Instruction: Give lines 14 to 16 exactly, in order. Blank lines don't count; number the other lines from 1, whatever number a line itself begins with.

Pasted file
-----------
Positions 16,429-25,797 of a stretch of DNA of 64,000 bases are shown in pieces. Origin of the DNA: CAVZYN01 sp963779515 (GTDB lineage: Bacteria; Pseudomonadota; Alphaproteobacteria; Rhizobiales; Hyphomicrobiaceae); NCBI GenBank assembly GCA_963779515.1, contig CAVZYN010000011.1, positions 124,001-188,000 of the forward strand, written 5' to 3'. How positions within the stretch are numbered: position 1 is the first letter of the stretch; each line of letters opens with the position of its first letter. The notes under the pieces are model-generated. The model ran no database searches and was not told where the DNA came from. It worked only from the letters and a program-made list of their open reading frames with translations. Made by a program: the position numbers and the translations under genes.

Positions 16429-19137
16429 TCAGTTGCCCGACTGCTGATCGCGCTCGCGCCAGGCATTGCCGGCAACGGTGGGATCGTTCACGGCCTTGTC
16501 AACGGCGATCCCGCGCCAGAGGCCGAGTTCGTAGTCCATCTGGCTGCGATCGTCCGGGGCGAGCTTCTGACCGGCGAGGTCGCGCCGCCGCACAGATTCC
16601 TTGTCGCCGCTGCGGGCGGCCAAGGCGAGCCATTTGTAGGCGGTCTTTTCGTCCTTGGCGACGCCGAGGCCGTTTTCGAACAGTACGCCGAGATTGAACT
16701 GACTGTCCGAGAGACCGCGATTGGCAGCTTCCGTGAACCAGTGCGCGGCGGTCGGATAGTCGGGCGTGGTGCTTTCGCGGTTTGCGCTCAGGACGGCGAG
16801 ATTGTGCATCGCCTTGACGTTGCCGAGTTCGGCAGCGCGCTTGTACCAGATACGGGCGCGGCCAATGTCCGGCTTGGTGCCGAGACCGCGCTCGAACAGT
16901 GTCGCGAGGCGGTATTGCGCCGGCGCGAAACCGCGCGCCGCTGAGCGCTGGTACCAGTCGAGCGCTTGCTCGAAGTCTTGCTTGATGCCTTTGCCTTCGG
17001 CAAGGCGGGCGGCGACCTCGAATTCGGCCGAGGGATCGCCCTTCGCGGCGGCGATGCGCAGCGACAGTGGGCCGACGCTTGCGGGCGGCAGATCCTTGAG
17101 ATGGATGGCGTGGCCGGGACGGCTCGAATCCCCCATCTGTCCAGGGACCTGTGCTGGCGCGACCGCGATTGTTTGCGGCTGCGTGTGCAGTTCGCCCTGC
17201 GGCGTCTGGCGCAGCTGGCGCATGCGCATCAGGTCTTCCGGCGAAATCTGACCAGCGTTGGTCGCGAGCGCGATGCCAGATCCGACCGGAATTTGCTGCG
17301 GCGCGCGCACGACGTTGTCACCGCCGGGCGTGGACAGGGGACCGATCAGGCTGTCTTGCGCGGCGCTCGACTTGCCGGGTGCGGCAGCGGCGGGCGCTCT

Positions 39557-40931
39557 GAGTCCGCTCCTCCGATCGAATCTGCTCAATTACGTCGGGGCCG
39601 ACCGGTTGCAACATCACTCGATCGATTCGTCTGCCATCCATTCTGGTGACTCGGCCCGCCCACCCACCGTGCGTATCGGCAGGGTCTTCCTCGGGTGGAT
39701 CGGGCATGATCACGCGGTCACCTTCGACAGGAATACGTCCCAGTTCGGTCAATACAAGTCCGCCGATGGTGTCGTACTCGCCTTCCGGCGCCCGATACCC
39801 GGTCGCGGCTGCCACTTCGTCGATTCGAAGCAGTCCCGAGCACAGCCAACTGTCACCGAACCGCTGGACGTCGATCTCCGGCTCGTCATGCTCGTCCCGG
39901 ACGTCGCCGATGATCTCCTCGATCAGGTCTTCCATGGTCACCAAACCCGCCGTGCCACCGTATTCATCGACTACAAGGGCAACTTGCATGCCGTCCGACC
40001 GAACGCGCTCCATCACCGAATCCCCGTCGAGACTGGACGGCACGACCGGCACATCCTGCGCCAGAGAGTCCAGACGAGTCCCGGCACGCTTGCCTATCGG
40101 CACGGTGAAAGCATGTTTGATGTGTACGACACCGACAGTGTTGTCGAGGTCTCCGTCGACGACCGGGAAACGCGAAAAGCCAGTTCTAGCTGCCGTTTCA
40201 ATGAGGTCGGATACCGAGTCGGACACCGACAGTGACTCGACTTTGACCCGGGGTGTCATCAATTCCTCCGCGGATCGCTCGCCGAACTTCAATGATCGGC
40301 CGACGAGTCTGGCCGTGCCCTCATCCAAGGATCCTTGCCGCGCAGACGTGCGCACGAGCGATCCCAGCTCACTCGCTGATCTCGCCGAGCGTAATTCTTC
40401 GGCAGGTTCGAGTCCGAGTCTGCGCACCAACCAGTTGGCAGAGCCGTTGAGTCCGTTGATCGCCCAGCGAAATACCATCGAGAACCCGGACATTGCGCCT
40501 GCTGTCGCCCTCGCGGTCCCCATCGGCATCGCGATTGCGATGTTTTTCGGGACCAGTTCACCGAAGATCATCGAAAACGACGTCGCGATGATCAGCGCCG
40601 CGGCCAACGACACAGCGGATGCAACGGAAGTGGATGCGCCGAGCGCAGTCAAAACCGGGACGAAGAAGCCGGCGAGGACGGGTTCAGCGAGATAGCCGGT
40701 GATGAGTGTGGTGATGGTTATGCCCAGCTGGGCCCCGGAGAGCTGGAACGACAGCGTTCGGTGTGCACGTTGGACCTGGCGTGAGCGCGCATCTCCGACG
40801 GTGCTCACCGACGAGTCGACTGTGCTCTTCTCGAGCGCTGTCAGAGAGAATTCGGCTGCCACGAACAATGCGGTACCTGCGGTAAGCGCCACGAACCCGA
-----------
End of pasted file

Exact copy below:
39557 GAGTCCGCTCCTCCGATCGAATCTGCTCAATTACGTCGGGGCCG
39601 ACCGGTTGCAACATCACTCGATCGATTCGTCTGCCATCCATTCTGGTGACTCGGCCCGCCCACCCACCGTGCGTATCGGCAGGGTCTTCCTCGGGTGGAT
39701 CGGGCATGATCACGCGGTCACCTTCGACAGGAATACGTCCCAGTTCGGTCAATACAAGTCCGCCGATGGTGTCGTACTCGCCTTCCGGCGCCCGATACCC